Can a quantum of gravity ever be detected? Two physicists suggest that it can — using the entire Universe as a detector.
Researchers think that the gravitational force is transmitted by an elementary particle called the graviton, just as the electromagnetic force is carried by photons. But most of them despair about ever recording individual gravitons. That is because gravity is so weak that any interactions between gravitons and matter are thought to be beyond human ability to detect in the foreseeable future.
Some physicists, including Freeman Dyson at the Institute for Advanced Study in Princeton, New Jersey, have gone further and claimed that building a graviton detector may actually be physically impossible. Several kinds of detectors have been proposed, but they would fail owing to a combination of instrumental and quantum noise, Dyson said at a conference in Singapore last month in honour of his 90th birthday.
Einstein's general theory of relativity predicts the existence of ripples in space-time, known as gravitational waves, and physicists assume that these waves would be made of gravitons, just as electromagnetic waves are made of photons. But Dyson argued that the standard approach to searching for gravitational waves — by bouncing light off a set of mirrors to measure tiny shifts in their separation — would be hopeless for detecting gravitons: To be sensitive enough to detect the miniscule distance change due to an individual graviton, the mirrors would have to be so heavy that they would collapse to form a black hole.
But in a paper posted on the arXiv preprint server on 20 September1, Lawrence Krauss, a cosmologist at Arizona State University in Tempe, and Frank Wilczek, a Nobel-prizewinning physicist at the Massachusetts Institute of Technology (MIT) in Cambridge, consider whether the existence of gravitons — and the quantum nature of gravity — could be proved through some expected, but yet-to-be detected, features of the early Universe.
In the standard theory of cosmic birth, the universe underwent a dramatic growth spurt known as inflation during the first fraction of a second of its existence. Based on Einstein's general theory of relativity, inflation would generate gravitational waves, which stretch space-time along one direction while contracting it along the other. That would affect how electromagnetic radiation — including the cosmic microwave background (CMB) left behind by the Big Bang — travels through space, causing it to become polarized. Researchers analysing results from the European Space Agency’s Planck satellite are searching for this imprint of inflation in the polarization of the CMB.
The process by which inflation generates gravitational waves is assumed to be quantum-mechanical in nature, and due to gravitons popping in and out of existence in the vacuum of space. Using a standard analytic tool known as dimensional analysis, Krauss and Wilczek show that the generation of gravitational waves during inflation is proportional to the square of Planck’s constant, a numerical factor that arises only in quantum theory. That means that gravitational waves are indeed an entirely quantum-mechanical phenomenon, they say.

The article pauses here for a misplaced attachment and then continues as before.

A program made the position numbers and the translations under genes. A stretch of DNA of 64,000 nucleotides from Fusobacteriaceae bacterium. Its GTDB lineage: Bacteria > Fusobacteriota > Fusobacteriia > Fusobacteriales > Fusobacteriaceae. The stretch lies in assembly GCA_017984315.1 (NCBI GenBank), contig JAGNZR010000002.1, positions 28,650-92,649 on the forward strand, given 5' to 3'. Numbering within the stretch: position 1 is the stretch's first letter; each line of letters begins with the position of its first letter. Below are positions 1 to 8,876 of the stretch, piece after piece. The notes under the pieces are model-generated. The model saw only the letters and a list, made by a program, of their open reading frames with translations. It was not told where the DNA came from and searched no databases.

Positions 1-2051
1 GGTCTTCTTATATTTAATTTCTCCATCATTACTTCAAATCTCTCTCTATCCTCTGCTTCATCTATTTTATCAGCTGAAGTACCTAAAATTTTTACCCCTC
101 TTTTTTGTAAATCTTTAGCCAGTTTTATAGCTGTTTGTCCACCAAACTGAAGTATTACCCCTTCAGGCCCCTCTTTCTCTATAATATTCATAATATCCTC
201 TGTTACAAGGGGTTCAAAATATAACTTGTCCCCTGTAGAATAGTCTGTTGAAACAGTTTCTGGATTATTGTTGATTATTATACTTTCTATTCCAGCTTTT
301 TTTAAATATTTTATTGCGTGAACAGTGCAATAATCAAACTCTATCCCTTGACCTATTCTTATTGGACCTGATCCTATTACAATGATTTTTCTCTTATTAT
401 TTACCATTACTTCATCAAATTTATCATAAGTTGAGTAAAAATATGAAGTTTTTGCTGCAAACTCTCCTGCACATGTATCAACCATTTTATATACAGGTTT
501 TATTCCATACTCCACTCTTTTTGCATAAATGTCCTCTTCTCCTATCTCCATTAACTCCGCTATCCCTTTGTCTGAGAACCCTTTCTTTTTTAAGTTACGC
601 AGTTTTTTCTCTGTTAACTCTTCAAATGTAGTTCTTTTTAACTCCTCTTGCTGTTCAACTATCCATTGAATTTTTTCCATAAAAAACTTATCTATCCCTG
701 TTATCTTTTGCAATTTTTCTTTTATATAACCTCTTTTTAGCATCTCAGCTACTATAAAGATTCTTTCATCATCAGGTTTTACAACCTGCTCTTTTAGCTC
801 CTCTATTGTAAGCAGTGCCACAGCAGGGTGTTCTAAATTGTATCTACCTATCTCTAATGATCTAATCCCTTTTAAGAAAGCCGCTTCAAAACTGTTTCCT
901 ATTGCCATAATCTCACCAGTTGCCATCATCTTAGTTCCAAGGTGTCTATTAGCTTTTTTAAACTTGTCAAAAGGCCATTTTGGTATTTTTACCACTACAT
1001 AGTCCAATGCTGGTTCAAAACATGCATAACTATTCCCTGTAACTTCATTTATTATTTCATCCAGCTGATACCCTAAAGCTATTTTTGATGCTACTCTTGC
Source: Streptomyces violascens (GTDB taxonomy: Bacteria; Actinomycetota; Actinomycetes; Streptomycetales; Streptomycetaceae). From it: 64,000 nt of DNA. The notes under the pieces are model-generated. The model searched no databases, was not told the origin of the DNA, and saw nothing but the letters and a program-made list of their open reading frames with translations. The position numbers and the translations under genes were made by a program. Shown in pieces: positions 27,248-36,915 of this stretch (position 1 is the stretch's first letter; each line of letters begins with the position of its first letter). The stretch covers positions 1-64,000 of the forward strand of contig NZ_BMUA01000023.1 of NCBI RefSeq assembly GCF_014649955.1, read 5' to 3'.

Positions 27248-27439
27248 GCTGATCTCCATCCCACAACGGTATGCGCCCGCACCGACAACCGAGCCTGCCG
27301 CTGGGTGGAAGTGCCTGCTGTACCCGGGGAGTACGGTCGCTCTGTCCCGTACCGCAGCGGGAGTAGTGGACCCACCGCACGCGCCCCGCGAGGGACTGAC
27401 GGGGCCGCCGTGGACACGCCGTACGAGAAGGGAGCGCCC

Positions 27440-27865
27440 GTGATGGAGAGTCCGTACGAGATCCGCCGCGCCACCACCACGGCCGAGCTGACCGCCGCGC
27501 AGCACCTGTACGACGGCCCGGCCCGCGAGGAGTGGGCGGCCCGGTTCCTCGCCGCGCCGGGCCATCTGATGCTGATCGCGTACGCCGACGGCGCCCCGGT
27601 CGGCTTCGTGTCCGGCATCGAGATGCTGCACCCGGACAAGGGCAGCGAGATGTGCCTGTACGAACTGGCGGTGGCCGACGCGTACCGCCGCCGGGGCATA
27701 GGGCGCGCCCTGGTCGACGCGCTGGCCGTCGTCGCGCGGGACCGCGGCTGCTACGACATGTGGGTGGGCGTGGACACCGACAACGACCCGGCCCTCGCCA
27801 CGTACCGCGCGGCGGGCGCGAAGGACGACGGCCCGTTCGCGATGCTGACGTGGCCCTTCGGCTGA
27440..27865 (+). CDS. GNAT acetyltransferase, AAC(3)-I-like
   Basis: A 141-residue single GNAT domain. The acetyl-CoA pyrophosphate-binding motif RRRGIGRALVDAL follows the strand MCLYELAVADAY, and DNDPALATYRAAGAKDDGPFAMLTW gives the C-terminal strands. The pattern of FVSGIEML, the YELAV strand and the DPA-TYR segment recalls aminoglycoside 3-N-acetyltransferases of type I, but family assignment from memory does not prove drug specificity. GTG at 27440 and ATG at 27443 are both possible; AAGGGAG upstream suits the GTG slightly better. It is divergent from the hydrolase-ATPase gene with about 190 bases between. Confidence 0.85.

If that is so, finding the fingerprint of gravitational waves in the polarization of the cosmic microwave background “may be the first empirical test that gravity must be quantized”, says Krauss.
The result, although implicit in previous studies, “is not generally recognized”, says Krauss. He and Wilczek emphasize that rather than making any new predictions or novel calculations, “we are merely bringing to the fore an implication of existing results that seems particularly noteworthy".
Because the inflation-derived gravitational waves can be traced back to individual gravitons, “what we finally hope to detect is the signal from a single graviton amplified by the [expansion of the] Universe into something detectable”, says Wilczek. “The Universe is acting as our experimental device.”
Alan Guth, a cosmologist at MIT who originated the idea of inflation, says that Krauss and Wilczek's main contribution “is to clarify an important point: the expected gravitational waves arise from the quantum properties of the gravitational field itself, and are not merely a by-product of the gravitational field interacting with the quantum fluctuations of other fields”.
“Thus, if we see convincing observational evidence from the cosmic microwave background polarization measurements that these gravitational waves exist, then we will have strong evidence that gravity really is quantized,” he says.
The work does not convince Stephen Boughn, a theoretical physicist at Haverford College in Pennsylvania who has co-authored a report2 agreeing with Dyson’s conjecture that gravitons may be impossible to detect. “The authors point out that the magnitude of the effect depends on Planck’s constant; however, it depends on other inflationary parameters as well,” he says. “It's my impression that there is certainly enough slack in inflationary theory and quantum gravity so that, whatever the observed level of polarization, these theories can be made to fit the observations.”
Still, says Wilczek, “for all the noise and the smoke” about trying to unify quantum theory and gravity, “there’s been very little fire sighted”. The polarization imprint “might be a chance to see a few sparks”.
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